Bent Knee are not a band for convention. In fact, since forming in 2009, the Boston-based six-piece have been on a constant journey of musical exploration that thoroughly disregards it. The result is five records that completely defy categorization and transcend genre. In other words, the band don’t just break the rules, they make up their own. That’s ensured they exist exclusively on their own terms. Frosting, the band’s sixth full-length, pushes those boundaries even further. It’s the most Bent Knee-esque Bent Knee record to date, which means that, simultaneously, it’s also the album of theirs that sounds the least like Bent Knee.
That’s perhaps a journey the band – Courtney Swain (lead vocals/keyboards), Ben Levin (lead guitar/backing vocals), Jessica Kion (bass/backing vocals), Gavin Wallace-Ailsworth (drums), Chris Baum (violin/backing vocals) and Vince Welch (synthesizers/guitar) – would have taken anyway, but the extent to which it’s true was amplified by circumstance. While no-one needs reminding about the havoc wreaked by the coronavirus pandemic, it did mean that Bent Knee weren’t able to approach the making of this record in the same way as the previous five. In fact, this one was written entirely remotely.
“This was definitely very different,” admits Welch, who – like all previous Bent Knee albums – was also behind the sound design and production of this one. “Every other album had basically been the band in a room at at least some point in the process, but we finished this one still having never played these songs together. And then the technological limitation of having to send each other everything created this different dynamic that slowed everything down. You didn’t have to react to an idea in like half a second – you could take an afternoon to ponder it.”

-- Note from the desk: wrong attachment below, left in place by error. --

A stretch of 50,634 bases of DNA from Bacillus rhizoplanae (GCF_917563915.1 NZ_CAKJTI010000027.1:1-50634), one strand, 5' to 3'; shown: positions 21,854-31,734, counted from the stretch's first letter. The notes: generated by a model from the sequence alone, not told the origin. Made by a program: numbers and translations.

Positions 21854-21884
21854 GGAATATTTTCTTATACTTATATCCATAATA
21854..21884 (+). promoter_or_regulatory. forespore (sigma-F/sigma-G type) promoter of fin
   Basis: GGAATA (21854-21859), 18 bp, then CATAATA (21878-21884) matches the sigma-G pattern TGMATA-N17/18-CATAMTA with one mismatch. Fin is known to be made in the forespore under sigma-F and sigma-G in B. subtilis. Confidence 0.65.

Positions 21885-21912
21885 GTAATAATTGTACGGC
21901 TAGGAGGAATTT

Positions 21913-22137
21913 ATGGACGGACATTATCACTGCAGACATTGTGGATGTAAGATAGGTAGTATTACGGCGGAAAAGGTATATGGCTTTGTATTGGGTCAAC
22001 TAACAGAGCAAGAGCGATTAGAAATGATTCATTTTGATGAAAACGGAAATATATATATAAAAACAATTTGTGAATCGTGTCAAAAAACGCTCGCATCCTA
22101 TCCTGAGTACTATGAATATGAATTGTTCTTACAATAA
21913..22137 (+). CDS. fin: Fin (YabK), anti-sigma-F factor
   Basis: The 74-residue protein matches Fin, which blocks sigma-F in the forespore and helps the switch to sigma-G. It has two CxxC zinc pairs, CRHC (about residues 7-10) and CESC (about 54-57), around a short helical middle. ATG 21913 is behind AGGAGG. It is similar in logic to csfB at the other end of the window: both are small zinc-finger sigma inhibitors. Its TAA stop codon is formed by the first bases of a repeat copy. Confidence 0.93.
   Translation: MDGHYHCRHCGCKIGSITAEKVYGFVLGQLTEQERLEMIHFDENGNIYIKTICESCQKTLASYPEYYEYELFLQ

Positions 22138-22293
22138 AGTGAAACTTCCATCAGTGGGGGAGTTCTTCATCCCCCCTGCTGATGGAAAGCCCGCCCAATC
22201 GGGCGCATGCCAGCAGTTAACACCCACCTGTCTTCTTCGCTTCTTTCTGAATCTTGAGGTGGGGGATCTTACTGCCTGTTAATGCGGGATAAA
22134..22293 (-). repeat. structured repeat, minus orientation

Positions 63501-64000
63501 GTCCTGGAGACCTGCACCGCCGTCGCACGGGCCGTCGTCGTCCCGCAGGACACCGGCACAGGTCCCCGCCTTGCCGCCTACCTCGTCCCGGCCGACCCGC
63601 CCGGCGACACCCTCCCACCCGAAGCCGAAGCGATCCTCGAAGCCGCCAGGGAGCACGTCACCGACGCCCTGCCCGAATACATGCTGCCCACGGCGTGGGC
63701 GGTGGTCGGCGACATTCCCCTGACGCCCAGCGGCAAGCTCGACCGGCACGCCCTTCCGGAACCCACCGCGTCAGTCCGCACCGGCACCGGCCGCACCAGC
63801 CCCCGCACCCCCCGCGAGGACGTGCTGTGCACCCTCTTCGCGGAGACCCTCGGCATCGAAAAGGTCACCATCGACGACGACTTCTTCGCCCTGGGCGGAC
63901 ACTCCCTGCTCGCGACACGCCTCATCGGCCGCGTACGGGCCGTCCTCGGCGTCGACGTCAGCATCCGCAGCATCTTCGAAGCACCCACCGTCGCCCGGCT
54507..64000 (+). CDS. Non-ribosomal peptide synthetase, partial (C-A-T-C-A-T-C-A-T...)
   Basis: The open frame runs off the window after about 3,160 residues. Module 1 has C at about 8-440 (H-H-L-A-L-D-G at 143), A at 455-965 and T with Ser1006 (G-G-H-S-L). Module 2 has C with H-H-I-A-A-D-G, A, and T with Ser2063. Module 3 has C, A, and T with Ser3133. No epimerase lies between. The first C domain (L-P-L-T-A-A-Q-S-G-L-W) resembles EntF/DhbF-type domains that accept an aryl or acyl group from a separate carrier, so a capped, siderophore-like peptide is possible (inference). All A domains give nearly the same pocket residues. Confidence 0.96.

“It was really interesting writing-wise,” adds Kion, “because it became a lot less about how quickly each person could get their idea out. And the ideas also didn’t have to be fully formed to exist. We each had these little seedling ideas that were all up for grabs – just writing these tiny little pieces and just sharing them and working with whatever felt good. And that made such a different album.”
That approach meant that, even after a decade writing songs together, the band were still learning new things about the way they worked together. Taking those seedlings – which, for example, might be just two bars – that were up for grabs, the six of them worked communally from afar to build these songs from the ground up. Whether it was by mashing two of those seedlings together or writing a verse over one of them, everybody in the band chipped in the ways they saw fit to get the most out of those initial ideas.
“One of my favorite things that happened,” says Kion, “was to hear Chris start writing the bridges, because they’re amazing. I’m actually kind of upset that it took so long to realize that – we’re a decade in and we only just now found out that Chris is the bridge guy!”
The process didn’t just open the band’s eyes to previously unknown strengths, however. It also – rather ironically – afforded them much more freedom to do whatever they wanted musically, to really push the boat out when it came to sounds and ideas. Being forced to work within a more limited capacity than they ever had before actually meant there were fewer limits.